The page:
Here's our summary of key economic events overnight that affect New Zealand, with news data out of China has confirmed it is back growing again.
But first in the US, talks between the Congress and the Administration are dragging on in search of agreement for more stimulus for their battered economy. But few now think the Republicans will agree.
China reported its Q3 GDP late yesterday, saying their economy grew at the rate of +4.9% pa. That is less than most were expecting (+5.2%) but better than the +3.2% reported for Q2. It is currently the only 'hope' to drag the world economy out of its pandemic funk.
A massive amount of this recovery is based on debt. New estimates put China's overall leverage ratio at 270% - that is $270 of debt for every $100 of economic activity.
China also said its retail sales were up +3.3% year-on-year in September which was quite a bit better than expected. And their industrial production was up +6.9% and far better than expected. But electricity production, which had been rising for the past six months, stumbled lower in September to be only 5.3% higher than a year ago.
And Beijing is letting the yuan appreciate, now at 6.7 to the US dollar, its strongest in more than two years.
Japan has reported merchandise trade data for September and that wasn't as buoyant as expected. Exports fell -4.9% when a -2.4% fall was expected, and imports fell -17.2% when a -21% fall was expected.
In Australia, three firms trading in CFDs have been hit with fines totaling for than AU$75 mln for "systemic unconscionable conduct while providing over-the-counter derivative products to retail investors" by their Federal Court. Lose-only leveraged trading is behind the judgement. It didn't help that evidence showed that account managers for the firms were instructed to "kill your customers".
And the Australian tax authorities have updated their tax gap data. This shows that they only collect 92% of GST, leaving AU$5.2 bln being avoided by taxpayers. Earlier they had reported that large corporates had avoided AU$2 bln in income tax, small business had avoided AU$11 bln in income taxes, and sole traders some AU$8.3 bln. This data also shows that high net worth individuals are avoiding AU$800 mln in annual income tax. On a proportionate basis, they have the most problems collecting fringe benefit-, luxury car-, and alcohol taxes.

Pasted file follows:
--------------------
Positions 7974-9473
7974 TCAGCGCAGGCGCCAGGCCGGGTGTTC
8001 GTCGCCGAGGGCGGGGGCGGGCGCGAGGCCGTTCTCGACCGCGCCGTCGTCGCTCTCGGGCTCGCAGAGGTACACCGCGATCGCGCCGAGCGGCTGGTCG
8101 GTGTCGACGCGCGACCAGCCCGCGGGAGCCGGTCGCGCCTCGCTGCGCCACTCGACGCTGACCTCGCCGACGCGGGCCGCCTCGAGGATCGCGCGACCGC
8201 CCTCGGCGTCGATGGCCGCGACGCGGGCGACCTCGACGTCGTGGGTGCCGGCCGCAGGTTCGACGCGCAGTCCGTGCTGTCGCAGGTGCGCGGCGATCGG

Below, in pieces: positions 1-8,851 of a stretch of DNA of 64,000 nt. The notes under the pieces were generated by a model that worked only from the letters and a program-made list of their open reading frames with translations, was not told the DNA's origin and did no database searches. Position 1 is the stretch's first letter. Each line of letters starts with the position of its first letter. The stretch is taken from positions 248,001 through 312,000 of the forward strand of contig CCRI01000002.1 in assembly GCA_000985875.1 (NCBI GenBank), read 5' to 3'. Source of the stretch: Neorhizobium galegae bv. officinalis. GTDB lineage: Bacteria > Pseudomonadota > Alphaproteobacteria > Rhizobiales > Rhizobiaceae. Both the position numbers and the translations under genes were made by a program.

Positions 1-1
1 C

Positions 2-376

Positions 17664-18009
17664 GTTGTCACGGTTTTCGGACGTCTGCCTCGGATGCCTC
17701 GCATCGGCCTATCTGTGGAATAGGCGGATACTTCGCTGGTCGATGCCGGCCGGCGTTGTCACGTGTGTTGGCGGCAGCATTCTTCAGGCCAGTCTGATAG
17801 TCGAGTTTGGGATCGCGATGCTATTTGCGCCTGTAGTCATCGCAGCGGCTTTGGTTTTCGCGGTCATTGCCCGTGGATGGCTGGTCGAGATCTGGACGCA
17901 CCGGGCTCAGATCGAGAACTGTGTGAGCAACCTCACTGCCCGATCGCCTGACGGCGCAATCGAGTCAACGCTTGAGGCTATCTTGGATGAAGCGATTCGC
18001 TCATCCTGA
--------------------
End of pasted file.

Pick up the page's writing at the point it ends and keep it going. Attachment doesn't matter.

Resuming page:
Wall Street has started the week lower with the S&P500 down -0.4% in early afternoon trade. Overnight European markets fell by a similar amount. Yesterday, Shanghai ended its Monday session down -0.7%, Hong Kong ended up +0.6%, and the large Tokyo exchange was up +1.1%. The ASX200 ended up +0.9% while the NZX50 ended down -0.4%.
The latest global compilation of COVID-19 data is here. The global tally is 40,186,000 and a record +394,000 per day. It is first-world countries that seem to be having the most difficulty containing the new wave. And Europe is locking down again and that will further embed their economic recession. Global deaths reported now exceed 1,115,000 (+4,000 per day) but clearly many are going unreported.
The largest number of reported cases globally are still in the US, which rose +41,000 in Sunday's update to 8,394,000. They are clearly now in a third wave (initial was in April, then a larger one in July, and this new one threatens to be larger again). The number of active cases is at 2,706,000 so more new cases than recoveries. Their death total is over 225,000 and still rising at +1000 per day.
In Australia, there have now been 27,399 COVID-19 cases reported, and that is just +9 more cases than we reported yesterday. Deaths are up +1 at 905 however.
The UST 10yr yield is marginally firmer this morning at just on 0.76%. Their 2-10 rate curve is unchanged at +61 bps, their 1-5 curve is also unchanged at +20 bps, along with their 3m-10 year curve, still at +66 bps. The Australian Govt 10 year yield will start the week today up +2 bps at 0.75%. The China Govt 10 year yield is down -2 bps at 3.23%. But the New Zealand Govt 10 year yield is little-changed, remaining at 0.55%.
The price of gold is up +US$9 from this time yesterday and now at US$1909/oz.
Oil prices are unchanged today, still just under US$41/bbl in the US, while the international price is still just under US$43/bbl.
The Kiwi dollar starts today little-changed at just under 66.3 USc. Against the Australian dollar we are also little-changed at 93.5 AUc and holding those recent gains. Against the euro we have dropped to 56.2 euro cents. And that means our TWI-5 is still at 69.6.
The bitcoin price is +2.6% higher today than this time yesterday, now at US$11,766. The bitcoin rate is charted in the exchange rate set below.
The easiest place to stay up with event risk today is by following our Economic Calendar here ».